While the COVID crisis has disrupted virtually every aspect of restaurant operations, menu has come to the forefront as a restaurateur’s primary customer-facing vehicle and chefs have stepped up their games with items that deliver comfort, craveability and a welcome sense of fun to beleaguered consumers.
Here’s a look at what is hot and what is happening on the menu:
Produce continues to be the hottest category on the menu, boosted on the one hand by its healthful image and on the other by its ready availability and versatility. Buoyed by unbridled culinary creativity, cauliflower continues its successful run as a gluten alternative and pillar of lifestyle diets like Paleo and Whole 30. It takes the starring role in the Blackened Cauliflower & Fried Egg entrée at wildly popular Hope Breakfast Bar in St. Paul, Minn., which operates out of a rehabbed fire house and where the spicy cauliflower gratin is served with seasoned hash browns and a fried egg.
Dos Toros now offers riced cauliflower as a substitute for rice for customers looking to increase their vegetable intake or reduce carbohydrates.
Carrots retain their recently acquired status as gastronomic heroes with nifty treatments like Roasted Carrot Yogurt from Molly’s Rise and Shine in New Orleans. A memorable way to start the day, the signature dish includes bright carrot marmalade, fruit, artisanal granola and “other fun stuff.”
Speaking of fun stuff, mushrooms have also been getting more play. With their dense texture, pop of umami and easy compatibility with condiments and sides, they’re a natural substitute for animal protein, as at Saxon + Parole in New York City, which promises “meat-centric eats and plant-based deliciousness” like the hearty Pulled Portobello BBQ Sandwich served with Brussels-sprout slaw
Chefs have long played the key role of culinary arbiters as restaurants became the point of entry for international foods and flavors, a distinct competitive advantage over supermarkets.
Stepping up to the challenge, Dove’s Luncheonette in Chicago offered a Mexican-accented Cemita Sandwich as a limited-time special. Combining green chile chicken sausage, scrambled eggs, Muenster cheese, smoked pepper aioli and maple syrup, it was served on cemita, a brioche-like bun topped with sesame seeds.
Social media went into overdrive this summer in San Francisco, where the object of the digital uproar was the city’s newly-opened Stix. Here, Crispy Korean Corn Dogs are battered in sweet Korean rice flour, rolled in panko bread crumbs and crinkle-cut fries or ramen noodles, fried and then dusted with sugar. The resulting sweet-and-savory mashup is presented with spicy mayo or honey mustard dips.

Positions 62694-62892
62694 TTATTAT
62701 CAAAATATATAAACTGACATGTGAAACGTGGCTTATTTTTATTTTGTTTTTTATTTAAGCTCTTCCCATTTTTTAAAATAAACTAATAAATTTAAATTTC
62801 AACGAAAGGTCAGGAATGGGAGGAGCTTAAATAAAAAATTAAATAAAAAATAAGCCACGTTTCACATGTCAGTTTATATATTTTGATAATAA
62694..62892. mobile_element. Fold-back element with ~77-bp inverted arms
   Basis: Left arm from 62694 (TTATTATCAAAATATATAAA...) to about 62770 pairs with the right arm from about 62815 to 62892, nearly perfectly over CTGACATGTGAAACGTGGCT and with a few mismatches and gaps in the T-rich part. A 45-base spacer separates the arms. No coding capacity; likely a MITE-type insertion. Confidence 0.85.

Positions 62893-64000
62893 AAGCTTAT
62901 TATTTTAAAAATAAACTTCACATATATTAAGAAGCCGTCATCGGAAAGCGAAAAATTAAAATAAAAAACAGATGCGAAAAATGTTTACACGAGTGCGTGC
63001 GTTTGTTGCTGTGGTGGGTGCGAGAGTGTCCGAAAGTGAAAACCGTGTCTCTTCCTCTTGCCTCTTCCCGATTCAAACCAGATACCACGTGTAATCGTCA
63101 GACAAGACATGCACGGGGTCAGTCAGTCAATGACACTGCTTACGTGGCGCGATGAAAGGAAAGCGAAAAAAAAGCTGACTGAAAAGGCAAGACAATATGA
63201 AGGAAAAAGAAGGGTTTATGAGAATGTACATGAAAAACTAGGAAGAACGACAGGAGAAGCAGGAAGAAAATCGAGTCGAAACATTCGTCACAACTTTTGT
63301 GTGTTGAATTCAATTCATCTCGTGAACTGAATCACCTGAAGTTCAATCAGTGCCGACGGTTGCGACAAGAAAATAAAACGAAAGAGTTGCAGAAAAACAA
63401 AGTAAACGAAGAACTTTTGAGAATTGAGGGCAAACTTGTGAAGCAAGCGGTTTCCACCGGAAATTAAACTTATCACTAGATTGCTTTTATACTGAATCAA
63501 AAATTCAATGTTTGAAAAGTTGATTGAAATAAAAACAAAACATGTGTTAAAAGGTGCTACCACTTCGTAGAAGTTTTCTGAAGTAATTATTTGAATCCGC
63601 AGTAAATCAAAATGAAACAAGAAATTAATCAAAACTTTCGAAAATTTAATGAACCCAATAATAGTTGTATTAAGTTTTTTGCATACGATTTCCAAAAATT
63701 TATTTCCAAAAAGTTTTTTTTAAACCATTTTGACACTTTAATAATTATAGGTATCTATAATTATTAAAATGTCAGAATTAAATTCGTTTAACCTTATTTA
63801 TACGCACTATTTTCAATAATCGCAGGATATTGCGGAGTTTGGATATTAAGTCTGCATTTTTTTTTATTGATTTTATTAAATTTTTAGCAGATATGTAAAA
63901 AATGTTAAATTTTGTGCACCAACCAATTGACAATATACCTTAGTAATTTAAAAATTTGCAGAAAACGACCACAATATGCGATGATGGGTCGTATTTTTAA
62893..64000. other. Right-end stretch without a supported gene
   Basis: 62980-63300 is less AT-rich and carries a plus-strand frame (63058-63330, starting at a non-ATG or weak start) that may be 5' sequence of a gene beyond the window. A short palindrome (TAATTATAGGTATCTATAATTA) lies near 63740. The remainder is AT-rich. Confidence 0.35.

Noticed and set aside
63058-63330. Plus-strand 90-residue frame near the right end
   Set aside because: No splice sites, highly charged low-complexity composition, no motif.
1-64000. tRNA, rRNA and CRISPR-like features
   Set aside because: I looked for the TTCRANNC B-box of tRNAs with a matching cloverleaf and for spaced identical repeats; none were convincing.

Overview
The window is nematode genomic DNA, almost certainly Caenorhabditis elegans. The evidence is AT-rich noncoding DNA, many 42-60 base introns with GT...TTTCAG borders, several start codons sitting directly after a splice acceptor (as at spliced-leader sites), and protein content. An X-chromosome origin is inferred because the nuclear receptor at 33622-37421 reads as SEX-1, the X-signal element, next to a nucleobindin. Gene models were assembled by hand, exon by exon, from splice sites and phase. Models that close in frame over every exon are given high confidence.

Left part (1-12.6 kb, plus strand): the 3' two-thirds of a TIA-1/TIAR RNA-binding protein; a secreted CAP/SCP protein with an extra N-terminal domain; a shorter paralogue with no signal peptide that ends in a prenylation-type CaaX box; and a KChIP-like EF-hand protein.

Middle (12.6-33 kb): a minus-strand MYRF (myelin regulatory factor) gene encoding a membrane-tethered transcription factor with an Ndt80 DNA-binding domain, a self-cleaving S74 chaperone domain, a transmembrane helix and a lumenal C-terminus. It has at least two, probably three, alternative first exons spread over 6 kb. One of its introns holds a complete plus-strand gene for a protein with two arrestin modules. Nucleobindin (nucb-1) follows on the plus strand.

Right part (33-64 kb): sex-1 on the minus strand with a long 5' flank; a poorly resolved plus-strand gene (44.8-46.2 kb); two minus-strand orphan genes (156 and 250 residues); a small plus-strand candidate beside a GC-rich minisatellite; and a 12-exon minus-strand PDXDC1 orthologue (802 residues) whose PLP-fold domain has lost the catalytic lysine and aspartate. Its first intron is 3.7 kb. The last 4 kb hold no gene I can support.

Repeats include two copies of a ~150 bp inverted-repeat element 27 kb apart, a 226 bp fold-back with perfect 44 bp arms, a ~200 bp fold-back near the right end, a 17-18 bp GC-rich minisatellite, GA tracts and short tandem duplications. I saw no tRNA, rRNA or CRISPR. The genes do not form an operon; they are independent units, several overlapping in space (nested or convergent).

For decades, restaurant menus have served as the inspiration for supermarket packaged goods and prepared foods. As coronavirus shuttered restaurants and caused a surge in grocery-store traffic, it created an opportunity for restaurateurs to flip the script and look to grocery for ideas.
Stay-at-home, budget-conscious consumers have rediscovered canned meats; Bloomberg reports that sales of the previously lackluster category have surged 70% of late. Chefs might take a leaf from Cargo Food Authority in Minneapolis, sibling to Hope Breakfast Bar, which has featured Minneapolis State Fair Mac, all dressed up with cavatappi, creamy Brie, fried Spam, cheese curds and scallions topped with shredded Cheddar and panko.
Many long-suffering parents sheltering in place with their cranky offspring have turned to a tried-and- true kid-pleaser for breakfast. Kraft Heinz announced this summer that 56% of parents fed their children Kraft Mac & Cheese more often for breakfast during the shutdown. Pasta for breakfast has been hovering just around the edges of menus for some time, and last year Better Luck Tomorrow in Austin, Texas, brought it right into the spotlight with the Spaghetti Sandwich, a bountiful brunch feature comprised of burrata and a heaping serving of spaghetti on Parmesan-crusted Texas toast.
Meno, the New York City outpost of a Chinese coffee-and-tea bar, where a line of photogenic coffee juices comes in flavors like Mimosa, which is made with orange juice topped with cold coffee and garnished with lemon or lime.
California-based casual dining chain Lazy Dog Restaurant & Bar has gone back to the future for its playful line of TV dinners. While the compartmentalized trays are classic, the vibe is completely contemporary. The Fried Chicken TV Dinner, for example, comes with house-made country gravy and Geechie Boy Mill blue corn cake, the Grilled Lemon Chicken with house-made citrus cream sauce and Red Lake Nation wild rice, and the Cheese Enchilada with house-made chipotle ranchero sauce and cinnamon churro caramel cake.
Last month The New York Times reported that “Orange is the New Snack” as it described the robust produce-aisle sales increases enjoyed by the immunity-boosting citrus fruit. Getting relatively little play on food menus, orange has sparked innovation on the beverage side. A good example is Meno, the New York City outpost of a Chinese coffee-and-tea bar, where a line of photogenic coffee juices comes in flavors like Mimosa, which is made with orange juice topped with cold coffee and garnished with lemon or lime. And Starbucks Reserve Roastery in Chicago creates a line of Chicago exclusives like the spirit-free Orange Coffee Tonic that blends cold brew coffee with chai, tonic and lemon-orange cordial, a stylish way to ingest a little Vitamin C.
Nancy Kruse, President of the Kruse Company, is a menu trends analyst based in Atlanta. As one of LinkedIn’s Top 100 Influencers in the U.S., she blogs regularly on food-related subjects on the LinkedIn website.
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